Josiah’s Death

      • After all this, when Josiah had set the house in order, Egypt’s King Necho marched up to do battle at Carchemish on the Euphrates River. Josiah marched out to oppose him. Necho sent messengers to him saying, “What quarrel is there between you and me, O king of Judah? I am not coming against you today, but the kingdom with which I am at war. God has commanded me to hurry. Stop opposing God, who is with me, or else He will destroy you.” But Josiah didn’t listen to Necho, to whom God had indeed spoken, and he wouldn’t turn back. Instead, he disguised himself for battle and went to fight him on the Plain of Megiddo. Archers shot King Josiah and he told his servants, “Take me away because I’m severely wounded.” So they took him out of his chariot, put him in his second chariot, and took him back to Jerusalem, where he died. They buried him in the tombs of his ancestors and all of Judah and Jerusalem mourned Josiah. Jeremiah composed laments for Josiah, and to this day male and female singers commemorate Josiah in the laments. It has become tradition in Israel to sing these and they are recorded in the Book of Laments.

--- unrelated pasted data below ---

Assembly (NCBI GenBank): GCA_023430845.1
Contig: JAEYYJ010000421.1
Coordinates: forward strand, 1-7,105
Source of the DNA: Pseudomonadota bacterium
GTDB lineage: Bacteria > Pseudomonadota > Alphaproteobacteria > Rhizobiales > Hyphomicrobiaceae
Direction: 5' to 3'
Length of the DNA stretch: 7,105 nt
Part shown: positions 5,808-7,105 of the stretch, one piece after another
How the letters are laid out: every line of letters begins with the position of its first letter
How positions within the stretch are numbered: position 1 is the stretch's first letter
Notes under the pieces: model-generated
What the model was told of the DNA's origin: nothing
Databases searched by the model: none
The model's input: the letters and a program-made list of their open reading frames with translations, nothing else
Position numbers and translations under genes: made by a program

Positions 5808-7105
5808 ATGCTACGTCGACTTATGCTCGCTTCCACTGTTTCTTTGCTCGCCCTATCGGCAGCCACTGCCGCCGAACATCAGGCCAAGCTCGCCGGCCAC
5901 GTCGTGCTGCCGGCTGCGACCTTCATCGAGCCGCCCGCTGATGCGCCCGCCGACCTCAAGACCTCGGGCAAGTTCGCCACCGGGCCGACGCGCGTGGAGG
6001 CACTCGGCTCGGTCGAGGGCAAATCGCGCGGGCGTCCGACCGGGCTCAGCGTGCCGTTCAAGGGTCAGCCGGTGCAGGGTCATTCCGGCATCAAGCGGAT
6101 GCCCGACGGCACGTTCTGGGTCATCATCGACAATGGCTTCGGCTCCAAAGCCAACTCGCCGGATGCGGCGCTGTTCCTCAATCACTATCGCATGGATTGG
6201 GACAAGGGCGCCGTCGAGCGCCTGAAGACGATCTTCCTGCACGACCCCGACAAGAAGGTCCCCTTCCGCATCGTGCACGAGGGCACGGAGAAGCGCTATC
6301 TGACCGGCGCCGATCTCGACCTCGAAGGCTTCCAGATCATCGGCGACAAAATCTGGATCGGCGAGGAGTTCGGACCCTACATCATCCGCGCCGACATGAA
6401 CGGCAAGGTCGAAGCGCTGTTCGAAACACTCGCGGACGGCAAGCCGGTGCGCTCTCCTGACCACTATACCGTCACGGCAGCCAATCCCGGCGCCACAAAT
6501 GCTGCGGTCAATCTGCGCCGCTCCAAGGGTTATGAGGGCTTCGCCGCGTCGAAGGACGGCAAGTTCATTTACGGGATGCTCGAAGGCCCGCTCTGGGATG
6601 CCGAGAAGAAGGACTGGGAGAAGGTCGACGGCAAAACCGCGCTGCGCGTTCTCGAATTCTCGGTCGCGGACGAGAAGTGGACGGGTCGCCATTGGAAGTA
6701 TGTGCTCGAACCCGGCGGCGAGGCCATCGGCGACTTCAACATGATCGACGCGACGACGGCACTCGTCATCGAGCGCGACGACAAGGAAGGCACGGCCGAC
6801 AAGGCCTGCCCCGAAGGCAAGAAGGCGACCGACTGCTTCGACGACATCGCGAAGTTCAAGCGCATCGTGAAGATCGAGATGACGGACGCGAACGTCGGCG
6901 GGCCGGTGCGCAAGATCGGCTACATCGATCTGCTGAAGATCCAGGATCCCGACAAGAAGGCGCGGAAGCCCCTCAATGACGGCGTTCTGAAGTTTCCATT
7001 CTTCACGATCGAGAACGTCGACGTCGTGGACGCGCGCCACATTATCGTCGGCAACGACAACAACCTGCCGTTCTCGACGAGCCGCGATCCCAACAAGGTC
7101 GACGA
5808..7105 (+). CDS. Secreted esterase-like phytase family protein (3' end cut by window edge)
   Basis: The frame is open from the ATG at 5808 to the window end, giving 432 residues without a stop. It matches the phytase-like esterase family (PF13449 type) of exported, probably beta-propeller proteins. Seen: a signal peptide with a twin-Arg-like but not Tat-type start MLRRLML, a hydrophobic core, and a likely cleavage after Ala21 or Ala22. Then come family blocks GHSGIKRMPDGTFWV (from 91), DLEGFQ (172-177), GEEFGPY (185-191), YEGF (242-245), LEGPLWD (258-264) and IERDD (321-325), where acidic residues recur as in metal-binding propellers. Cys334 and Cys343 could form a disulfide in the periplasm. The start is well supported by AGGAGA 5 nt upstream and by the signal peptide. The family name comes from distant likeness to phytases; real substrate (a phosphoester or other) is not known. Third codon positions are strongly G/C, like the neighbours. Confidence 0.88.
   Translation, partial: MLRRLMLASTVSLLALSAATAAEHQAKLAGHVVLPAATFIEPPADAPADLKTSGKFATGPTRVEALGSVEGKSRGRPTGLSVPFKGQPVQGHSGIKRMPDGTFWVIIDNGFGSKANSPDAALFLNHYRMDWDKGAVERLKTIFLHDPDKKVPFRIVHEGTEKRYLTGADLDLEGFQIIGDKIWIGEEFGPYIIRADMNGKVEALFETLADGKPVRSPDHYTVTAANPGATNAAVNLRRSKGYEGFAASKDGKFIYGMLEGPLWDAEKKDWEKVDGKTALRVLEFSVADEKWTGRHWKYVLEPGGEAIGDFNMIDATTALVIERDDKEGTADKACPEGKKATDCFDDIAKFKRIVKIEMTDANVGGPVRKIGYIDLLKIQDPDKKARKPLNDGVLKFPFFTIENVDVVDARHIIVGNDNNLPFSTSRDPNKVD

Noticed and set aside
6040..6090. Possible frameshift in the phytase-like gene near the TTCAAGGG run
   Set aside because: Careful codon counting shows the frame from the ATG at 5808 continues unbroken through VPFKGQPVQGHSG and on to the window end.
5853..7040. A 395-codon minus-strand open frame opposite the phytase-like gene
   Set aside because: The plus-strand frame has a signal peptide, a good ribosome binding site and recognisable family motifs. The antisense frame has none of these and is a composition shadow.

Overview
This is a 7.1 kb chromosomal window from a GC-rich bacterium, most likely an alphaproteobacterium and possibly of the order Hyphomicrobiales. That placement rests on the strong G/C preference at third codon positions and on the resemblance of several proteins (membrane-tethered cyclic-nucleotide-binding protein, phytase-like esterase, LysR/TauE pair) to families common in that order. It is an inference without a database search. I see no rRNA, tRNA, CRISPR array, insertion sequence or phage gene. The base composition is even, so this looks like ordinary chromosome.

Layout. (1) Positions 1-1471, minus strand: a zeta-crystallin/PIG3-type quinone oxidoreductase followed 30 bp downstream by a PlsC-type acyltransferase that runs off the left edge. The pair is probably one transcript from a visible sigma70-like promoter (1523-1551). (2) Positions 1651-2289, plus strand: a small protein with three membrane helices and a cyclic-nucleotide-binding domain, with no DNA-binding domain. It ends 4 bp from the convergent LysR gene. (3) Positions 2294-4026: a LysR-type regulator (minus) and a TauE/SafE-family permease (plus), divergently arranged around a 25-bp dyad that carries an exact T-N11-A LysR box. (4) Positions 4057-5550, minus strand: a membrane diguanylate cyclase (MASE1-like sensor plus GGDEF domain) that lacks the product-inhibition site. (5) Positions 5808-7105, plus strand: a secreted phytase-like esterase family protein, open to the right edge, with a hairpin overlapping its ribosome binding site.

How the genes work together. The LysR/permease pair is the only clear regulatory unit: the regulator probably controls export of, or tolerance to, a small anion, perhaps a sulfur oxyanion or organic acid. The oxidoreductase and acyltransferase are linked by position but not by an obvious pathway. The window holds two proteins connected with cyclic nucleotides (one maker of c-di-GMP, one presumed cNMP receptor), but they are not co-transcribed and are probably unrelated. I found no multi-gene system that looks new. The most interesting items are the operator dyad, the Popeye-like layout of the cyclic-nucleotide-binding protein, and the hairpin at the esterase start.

• NLT Illustrated Study Bible writes, “The narrative jumps from Josiah’s eighteenth year (622 BC) to the year of his death (609 BC). The decline of the Assyrian empire brought Egypt and Babylon, two great powers that had long been subject to Assyria, into conflict with each other. King Neco of Egypt, who had allied with Assyria to resist Babylonian expansion, asked Josiah to allow free passage of his army. Josiah’s interception might have been the result of a coalition with Babylon, or it might have been his own attempt to establish independence from Egypt. Josiah’s death was caused by his disobedience to a divine oracle delivered by a Gentile king. Jeremiah held Josiah in high esteem (see Jer 22:15-16; cp Jer 22:10). The Book of Laments was lost; it is not related to the Book of Lamentations.”

        • Guzik adds, “Zechariah 12:11 tells us a bit of this great mourning, using it as a comparison to the great mourning that will come upon the Jewish people when they turn to their once-rejected Messiah: In that day there shall be a great mourning in Jerusalem, like the mourning at Hadad Rimmon in the plain of Megiddo.”

      • The rest of the events of Josiah’s reign, including his faithful acts in accordance with what is written in the Law of Yahweh, and his accomplishments from beginning to end, are recorded in the “Book of the Kings of Israel and Judah.”